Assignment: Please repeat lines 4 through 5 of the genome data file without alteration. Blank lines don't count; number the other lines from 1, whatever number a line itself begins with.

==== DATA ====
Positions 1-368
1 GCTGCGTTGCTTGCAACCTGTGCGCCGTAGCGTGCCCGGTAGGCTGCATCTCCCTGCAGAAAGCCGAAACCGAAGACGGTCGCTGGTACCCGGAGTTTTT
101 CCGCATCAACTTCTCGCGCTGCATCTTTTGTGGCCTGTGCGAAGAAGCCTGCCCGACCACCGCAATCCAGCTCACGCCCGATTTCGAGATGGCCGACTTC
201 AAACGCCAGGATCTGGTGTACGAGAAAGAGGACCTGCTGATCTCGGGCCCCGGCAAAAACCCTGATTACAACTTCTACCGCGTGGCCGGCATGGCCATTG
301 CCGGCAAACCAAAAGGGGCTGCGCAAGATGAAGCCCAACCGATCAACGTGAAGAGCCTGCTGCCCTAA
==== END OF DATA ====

201 AAACGCCAGGATCTGGTGTACGAGAAAGAGGACCTGCTGATCTCGGGCCCCGGCAAAAACCCTGATTACAACTTCTACCGCGTGGCCGGCATGGCCATTG
301 CCGGCAAACCAAAAGGGGCTGCGCAAGATGAAGCCCAACCGATCAACGTGAAGAGCCTGCTGCCCTAA